The dental patient would benefit from a practitioner who follows current literature and participates in professional continuing education courses to increase awareness and knowledge of best current practices. Scientific knowledge and technology continually advance, and patterns of care evolve due, in part, to recommendations by organizations with recognized professional expertise and stature, including the American Dental Association, The Joint Commission, WHO, Institute for Health Improvement, and Agency for Healthcare Research and Quality. Data-driven solutions are possible through documenting, recording, reporting, and analyzing patient safety events.26,46,47 Continuous quality improvement efforts including outcome measure analysis to improve patient safety should be implemented into practices.28,45 Patient safety incident disclosure is lower in dentistry compared with medicine since a dental-specific reporting system does not exist in the United States.47 Identifiable patient information that is collected for analysis is considered protected under the Health Insurance Portability and Accountability Act (HIPAA).48,49

Policy statement

To promote patient safety, the AAPD encourages:

  • patient safety instruction in dental curricula to promote safe, patient-centered care.
  • professional continuing education by all licensed dental professionals to maintain familiarity with current regulations, technology, and clinical practices.
  • compliance and recognition of the importance of infection control policies, procedures, and practices in dental health care settings in order to prevent disease transmission from patient to care provider, from care provider to patient, and from patient to patient.2-4
  • routine inspection of physical facility in regards to patient safety. This includes development and periodic review of office emergency and fire safety protocols and routine inspection and maintenance of clinical equipment.
  • recognition that informed consent by the parent is essential in the delivery of health care and effective relationship/communication practices can help avoid problems and adverse events. The parent should understand and be actively engaged in the planned treatment.
  • accuracy of patient identification with the use of at least two patient identifiers, such as name and date of birth, when providing care, treatment, or services.
  • an accurate and complete patient chart that can be interpreted by a knowledgeable third party.13  Standardizing abbreviations, acronyms, and symbols throughout the record is recommended.
  • an accurate, comprehensive, and up-to-date medical/ dental history including medications and allergy list to ensure patient safety during each visit. Ongoing communication with health care providers, both medical and dental, who manage the child’s health helps ensure comprehensive, coordinated care of each patient.
  • a pause or time out with dental team members present  before invasive procedure(s) to confirm the patient, planned procedure(s), and tooth/surgical site(s) are correct.
  • appropriate staffing and supervision of patients treated in the dental office.
  • adherence to AAPD recommendations on behavior guidance, especially as they pertain to use of advanced  behavior guidance techniques (i.e., protective stabilization, sedation, general anesthesia).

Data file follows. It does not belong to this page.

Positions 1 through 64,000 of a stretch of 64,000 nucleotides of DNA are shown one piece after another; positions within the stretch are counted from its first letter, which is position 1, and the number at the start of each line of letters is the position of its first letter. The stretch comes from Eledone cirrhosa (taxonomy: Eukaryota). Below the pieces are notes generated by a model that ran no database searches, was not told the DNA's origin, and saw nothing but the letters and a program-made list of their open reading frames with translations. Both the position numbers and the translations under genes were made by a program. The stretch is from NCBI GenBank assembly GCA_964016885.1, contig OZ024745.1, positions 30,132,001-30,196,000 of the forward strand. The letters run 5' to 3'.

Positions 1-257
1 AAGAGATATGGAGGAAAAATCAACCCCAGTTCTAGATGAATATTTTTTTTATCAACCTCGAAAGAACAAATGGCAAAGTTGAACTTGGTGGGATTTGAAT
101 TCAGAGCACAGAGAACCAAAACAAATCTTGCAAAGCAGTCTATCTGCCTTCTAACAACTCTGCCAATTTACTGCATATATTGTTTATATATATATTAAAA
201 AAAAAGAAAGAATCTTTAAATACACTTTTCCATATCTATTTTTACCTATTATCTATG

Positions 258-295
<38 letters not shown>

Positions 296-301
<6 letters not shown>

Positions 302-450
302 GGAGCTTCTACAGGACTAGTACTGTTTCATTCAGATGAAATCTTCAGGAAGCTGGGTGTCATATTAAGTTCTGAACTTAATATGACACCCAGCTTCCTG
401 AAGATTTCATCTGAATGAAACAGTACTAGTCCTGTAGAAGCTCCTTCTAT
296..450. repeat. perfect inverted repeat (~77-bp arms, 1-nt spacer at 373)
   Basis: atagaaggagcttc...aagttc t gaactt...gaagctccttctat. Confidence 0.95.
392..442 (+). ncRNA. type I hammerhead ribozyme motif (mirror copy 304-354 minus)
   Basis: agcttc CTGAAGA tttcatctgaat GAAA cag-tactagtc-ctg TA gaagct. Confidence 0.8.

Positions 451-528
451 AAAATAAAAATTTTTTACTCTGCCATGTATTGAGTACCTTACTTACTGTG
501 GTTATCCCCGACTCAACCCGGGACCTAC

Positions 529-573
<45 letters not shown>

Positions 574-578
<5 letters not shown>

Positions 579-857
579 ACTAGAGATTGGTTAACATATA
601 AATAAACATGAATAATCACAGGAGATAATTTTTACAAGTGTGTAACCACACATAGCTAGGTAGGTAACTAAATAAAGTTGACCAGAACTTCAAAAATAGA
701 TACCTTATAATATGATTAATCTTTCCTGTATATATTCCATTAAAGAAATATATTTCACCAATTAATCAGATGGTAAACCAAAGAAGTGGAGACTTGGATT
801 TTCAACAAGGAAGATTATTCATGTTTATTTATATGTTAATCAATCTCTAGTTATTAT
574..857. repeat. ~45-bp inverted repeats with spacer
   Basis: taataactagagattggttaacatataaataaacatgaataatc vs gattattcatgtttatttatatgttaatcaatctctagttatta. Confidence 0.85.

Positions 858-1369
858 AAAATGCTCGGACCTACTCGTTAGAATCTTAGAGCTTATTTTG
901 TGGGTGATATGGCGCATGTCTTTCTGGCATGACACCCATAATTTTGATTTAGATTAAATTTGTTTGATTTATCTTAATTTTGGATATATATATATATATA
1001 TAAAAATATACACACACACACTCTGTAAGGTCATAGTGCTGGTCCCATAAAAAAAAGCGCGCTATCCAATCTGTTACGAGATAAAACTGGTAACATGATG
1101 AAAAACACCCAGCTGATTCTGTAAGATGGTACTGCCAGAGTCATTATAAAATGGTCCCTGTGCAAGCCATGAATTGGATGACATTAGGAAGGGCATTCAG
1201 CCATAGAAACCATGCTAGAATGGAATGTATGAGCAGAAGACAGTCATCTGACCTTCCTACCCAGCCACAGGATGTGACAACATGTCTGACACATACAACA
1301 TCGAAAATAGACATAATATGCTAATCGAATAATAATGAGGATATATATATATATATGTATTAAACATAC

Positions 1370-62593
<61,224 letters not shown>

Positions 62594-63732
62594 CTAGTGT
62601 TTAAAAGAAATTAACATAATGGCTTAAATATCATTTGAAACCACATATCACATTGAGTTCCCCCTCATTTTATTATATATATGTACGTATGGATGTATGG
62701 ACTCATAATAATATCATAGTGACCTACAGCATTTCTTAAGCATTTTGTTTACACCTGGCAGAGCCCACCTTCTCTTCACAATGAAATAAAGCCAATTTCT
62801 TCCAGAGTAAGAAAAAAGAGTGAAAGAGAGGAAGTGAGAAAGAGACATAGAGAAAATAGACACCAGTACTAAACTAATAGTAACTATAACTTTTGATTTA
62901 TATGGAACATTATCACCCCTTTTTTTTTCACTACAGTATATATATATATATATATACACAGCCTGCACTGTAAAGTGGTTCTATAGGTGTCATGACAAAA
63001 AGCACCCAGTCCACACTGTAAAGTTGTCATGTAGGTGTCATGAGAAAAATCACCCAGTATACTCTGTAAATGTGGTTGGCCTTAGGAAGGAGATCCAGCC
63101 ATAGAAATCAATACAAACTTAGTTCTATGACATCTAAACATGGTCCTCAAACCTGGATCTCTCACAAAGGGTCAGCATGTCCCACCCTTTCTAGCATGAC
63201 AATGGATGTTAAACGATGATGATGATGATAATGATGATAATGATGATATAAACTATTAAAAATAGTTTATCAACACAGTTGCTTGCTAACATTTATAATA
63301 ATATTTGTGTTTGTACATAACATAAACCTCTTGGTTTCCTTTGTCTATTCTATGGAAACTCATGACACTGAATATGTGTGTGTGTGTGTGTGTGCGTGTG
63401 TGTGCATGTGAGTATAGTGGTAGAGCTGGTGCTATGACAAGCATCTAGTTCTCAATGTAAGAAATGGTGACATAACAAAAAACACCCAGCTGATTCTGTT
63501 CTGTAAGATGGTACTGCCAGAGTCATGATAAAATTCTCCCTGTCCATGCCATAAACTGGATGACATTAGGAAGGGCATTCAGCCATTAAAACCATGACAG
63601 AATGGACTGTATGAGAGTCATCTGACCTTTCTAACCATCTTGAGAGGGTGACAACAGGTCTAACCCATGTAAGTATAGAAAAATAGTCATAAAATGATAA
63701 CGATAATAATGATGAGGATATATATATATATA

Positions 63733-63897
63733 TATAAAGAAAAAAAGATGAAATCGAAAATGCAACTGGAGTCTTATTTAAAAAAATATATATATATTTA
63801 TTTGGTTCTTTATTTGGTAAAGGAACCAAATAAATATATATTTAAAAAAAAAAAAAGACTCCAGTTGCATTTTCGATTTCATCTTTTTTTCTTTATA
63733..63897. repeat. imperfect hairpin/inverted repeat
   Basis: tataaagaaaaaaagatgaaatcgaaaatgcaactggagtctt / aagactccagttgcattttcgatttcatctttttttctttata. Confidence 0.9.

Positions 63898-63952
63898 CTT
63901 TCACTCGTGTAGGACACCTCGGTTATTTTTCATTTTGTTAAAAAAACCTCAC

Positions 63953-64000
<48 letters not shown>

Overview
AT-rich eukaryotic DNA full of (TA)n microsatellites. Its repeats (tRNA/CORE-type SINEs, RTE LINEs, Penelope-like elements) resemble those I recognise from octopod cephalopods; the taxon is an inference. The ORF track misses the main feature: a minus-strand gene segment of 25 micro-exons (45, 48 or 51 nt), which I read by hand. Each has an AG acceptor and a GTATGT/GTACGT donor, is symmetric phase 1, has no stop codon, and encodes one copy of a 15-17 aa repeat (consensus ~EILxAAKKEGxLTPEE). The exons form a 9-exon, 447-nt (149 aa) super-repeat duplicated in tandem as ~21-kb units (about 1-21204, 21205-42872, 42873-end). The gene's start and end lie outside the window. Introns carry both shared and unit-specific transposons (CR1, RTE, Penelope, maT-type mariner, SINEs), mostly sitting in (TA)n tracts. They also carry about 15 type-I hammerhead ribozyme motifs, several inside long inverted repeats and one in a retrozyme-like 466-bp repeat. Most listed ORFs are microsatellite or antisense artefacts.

• standardization and consistency of processes within the practice. A policies and procedures manual, with ongoing review and revision, could help increase employee awareness and decrease the likelihood of untoward events. Dentists should emphasize procedural protocols that protect the patient’s airway (e.g., rubber dam isolation), guard against unintended retained foreign objects (e.g., surgical counts; observation of placement/removal of throat packs, retraction cords, cotton pellets, and orthodontic separators), and minimize opportunity for iatrogenic injury during delivery of care (e.g., protective eyewear).
  • minimizing exposure to nitrous oxide by maintaining the lowest practical levels in the dental environment. This includes routine inspection and maintenance of nitrous oxide delivery equipment as well as adherence to clinical recommendations for patient selection and delivery of inhalation agents.
  • minimizing radiation exposure through adherence to as low as reasonably achievable (ALARA) principle, equipment inspection and maintenance, and patient selection criteria.
  • all facilities performing sedation for diagnostic and therapeutic procedures to maintain records that track adverse events. Such events then can be examined for assessment of risk reduction and improvement inpatient safety.
  • dentists who utilize in-office anesthesia providers take all necessary measures to minimize risk to patients. Priorto delivery of sedation/general anesthesia, appropriate documentation shall address rationale for sedation/general anesthesia, informed consent, instructions toparent, dietary precautions, preoperative health evaluation, and any prescriptions along with the instructions given for their use. Rescue equipment should have regular safety and function testing and medications should not be expired. The dentist and anesthesia providers must communicate during treatment to shareconcerns about the airway or other details of patientsafety.
  • ongoing quality improvement strategies and routine assessment of risk, adverse events, and near misses. A plan for improvement in patient safety and satisfaction is imperative for such strategies.5,6
  • comprehensive review and documentation of indication for medication order/administration. This includes a review of current medications, allergies, drug interactions, and correct calculation of dosage.
  • promoting a culture where staff members are empowered and encouraged to speak up or intervene in matters of patient safety.